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November 28th, 2016
FTC Policy Statement Focuses on Homeopathic Health Claims
Last week, the Federal Trade Commission issued its new "Enforcement Policy Statement on Marketing Claims for Over-the-Counter (OTC) Homeopathic Drugs," as well as a staff report on a workshop that the Commission held last year on OTC homeopathic drug advertising. As many know, homeopathy is an alternative medical system from the 1700s based on the idea that substances causing disease indications in healthy people can cure similar symptoms in sick people. According to the FTC's Policy Statement, many of the claims currently in circulation for OTC homeopathic products actually derive from longstanding homeopathic theories, and not from valid or modern efficacy studies using up-to-date scientific methods. The FTC is therefore concerned that much of the current advertising for OTC homeopathic products is misleading or deceptive, in violation of Section 5 of the FTC Act.
The Policy Statement is the most recent development in the homeopathic product arena, currently jointly regulated and monitored by the FTC and the FDA, and is yet another indication of the current regulatory focus on health claims. Other recent examples include: Food for Thought: FDA Will Reconsider Rules Governing Use of "Healthy" on Labels; the FTC's recent warning letters on anti-Zika health claims; its $1.35 million settlement with Tommie Copper, which focused on allegedly misleading pain relief claims for the company's copper-infused compression wear; its settlements with two companies that said their apps could detect symptoms of melanoma; and the pending action against the marketer of Elimidrol, announced as part of a joint law enforcement sweep with the Department of Justice, FDA, and others, challenging representations that the supplement substantially reduces symptoms from opiate withdrawal. Marketers of OTC homeopathic products should take heed.
By issuing this Policy Statement, the FTC now makes clear its intention to treat OTC homeopathic drugs no differently than other advertised health products. The Commission therefore requires that all disease claims for OTC homeopathic drugs be substantiated by competent and reliable scientific evidence. As the Policy Statement makes clear, OTC homeopathic advertising based on traditional theories of homeopathy may still pass muster as long it effectively communicates to consumers that there is no current scientific evidence of efficacy, or that the science supporting the claim is not routinely accepted in modern medicine. In such cases, the FTC will require inclusion of clear, prominent and non-perfunctory disclosures explaining the limited evidence supporting the efficacy of the homeopathic product. As the FTC notes:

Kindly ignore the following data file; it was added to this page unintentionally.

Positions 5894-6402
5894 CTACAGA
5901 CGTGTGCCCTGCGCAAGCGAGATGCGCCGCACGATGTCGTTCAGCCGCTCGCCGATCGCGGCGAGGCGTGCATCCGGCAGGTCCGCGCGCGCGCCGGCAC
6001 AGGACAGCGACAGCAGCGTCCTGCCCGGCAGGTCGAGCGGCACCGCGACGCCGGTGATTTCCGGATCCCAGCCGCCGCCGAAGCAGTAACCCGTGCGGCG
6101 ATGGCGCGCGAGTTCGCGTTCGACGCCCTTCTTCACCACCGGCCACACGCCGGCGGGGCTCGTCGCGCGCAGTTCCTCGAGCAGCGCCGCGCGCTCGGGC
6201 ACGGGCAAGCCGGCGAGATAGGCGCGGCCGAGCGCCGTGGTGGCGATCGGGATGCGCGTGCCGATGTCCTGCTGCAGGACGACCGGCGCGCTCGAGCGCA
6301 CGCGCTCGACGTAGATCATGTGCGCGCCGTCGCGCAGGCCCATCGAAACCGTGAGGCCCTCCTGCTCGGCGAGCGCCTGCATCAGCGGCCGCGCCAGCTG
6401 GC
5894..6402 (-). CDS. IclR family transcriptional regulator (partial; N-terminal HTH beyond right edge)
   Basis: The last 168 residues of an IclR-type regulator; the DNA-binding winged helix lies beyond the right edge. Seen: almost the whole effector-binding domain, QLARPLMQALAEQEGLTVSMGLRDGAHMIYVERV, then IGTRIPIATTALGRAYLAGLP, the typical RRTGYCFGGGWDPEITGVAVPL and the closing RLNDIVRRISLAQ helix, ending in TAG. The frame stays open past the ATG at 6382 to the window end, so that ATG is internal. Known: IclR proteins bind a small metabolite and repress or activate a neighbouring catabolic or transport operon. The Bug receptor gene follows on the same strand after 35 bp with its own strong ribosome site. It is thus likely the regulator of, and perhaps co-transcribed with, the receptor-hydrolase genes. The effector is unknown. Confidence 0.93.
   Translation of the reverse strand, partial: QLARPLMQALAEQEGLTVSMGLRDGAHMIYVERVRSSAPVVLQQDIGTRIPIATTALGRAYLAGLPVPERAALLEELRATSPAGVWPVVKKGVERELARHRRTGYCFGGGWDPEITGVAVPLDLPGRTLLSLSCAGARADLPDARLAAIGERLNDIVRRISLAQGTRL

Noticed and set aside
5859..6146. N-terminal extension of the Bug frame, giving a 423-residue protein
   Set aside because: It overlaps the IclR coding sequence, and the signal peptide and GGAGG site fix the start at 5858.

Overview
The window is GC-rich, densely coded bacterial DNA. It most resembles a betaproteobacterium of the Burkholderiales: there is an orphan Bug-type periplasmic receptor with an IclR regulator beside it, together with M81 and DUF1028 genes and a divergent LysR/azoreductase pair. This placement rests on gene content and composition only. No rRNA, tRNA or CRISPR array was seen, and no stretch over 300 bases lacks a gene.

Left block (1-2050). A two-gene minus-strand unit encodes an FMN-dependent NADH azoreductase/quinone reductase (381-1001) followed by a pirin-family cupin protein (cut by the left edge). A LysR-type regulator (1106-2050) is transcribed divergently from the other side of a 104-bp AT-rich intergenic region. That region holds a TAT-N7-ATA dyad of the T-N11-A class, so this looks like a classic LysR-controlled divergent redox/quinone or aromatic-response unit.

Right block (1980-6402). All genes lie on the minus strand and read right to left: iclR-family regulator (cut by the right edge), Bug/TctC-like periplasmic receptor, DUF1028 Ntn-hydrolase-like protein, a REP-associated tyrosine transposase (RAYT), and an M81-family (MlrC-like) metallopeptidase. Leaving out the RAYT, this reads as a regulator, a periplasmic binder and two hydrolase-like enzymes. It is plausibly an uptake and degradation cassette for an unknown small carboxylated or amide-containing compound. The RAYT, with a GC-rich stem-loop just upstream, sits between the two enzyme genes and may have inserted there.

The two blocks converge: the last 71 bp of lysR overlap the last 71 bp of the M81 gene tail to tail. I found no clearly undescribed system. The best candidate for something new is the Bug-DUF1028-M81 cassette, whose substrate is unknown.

• Any such disclosure should stand out and be in close proximity to the efficacy message; to be effective, it may actually need to be incorporated into the efficacy message.
• Marketers should not undercut qualifications with additional positive statements or consumer endorsements reinforcing a product's efficacy.
• There is an inherent contradiction in asserting that a product is effective and also disclosing that there is no scientific evidence for such an assertion. Depending on how disclosures are presented, many will be insufficient to prevent consumer deception. Marketers are advised to develop extrinsic evidence, such as consumer surveys, to determine the net impressions communicated by their marketing materials.
• The Commission will carefully scrutinize the net impression of OTC homeopathic advertising or other marketing employing disclosures to ensure that it adequately conveys the extremely limited nature of the health claim being asserted. If, despite a marketer's disclosures, an ad conveys more substantiation than the marketer has, the marketer will be in violation of the FTC Act.
We will continue to monitor regulation of health and safety claims, and to provide updates. If you have any questions about health claims, homeopathic product advertising, or about any other advertising law issues, please contact Jeff Greenbaum at (212) 826 5525 or email@example.com, Terri Seligman at (212) 826 5580 or firstname.lastname@example.org, Hannah Taylor at (212) 705 4849 or email@example.com, or any other member of the Frankfurt Kurnit Advertising, Marketing & Public Relations Group.
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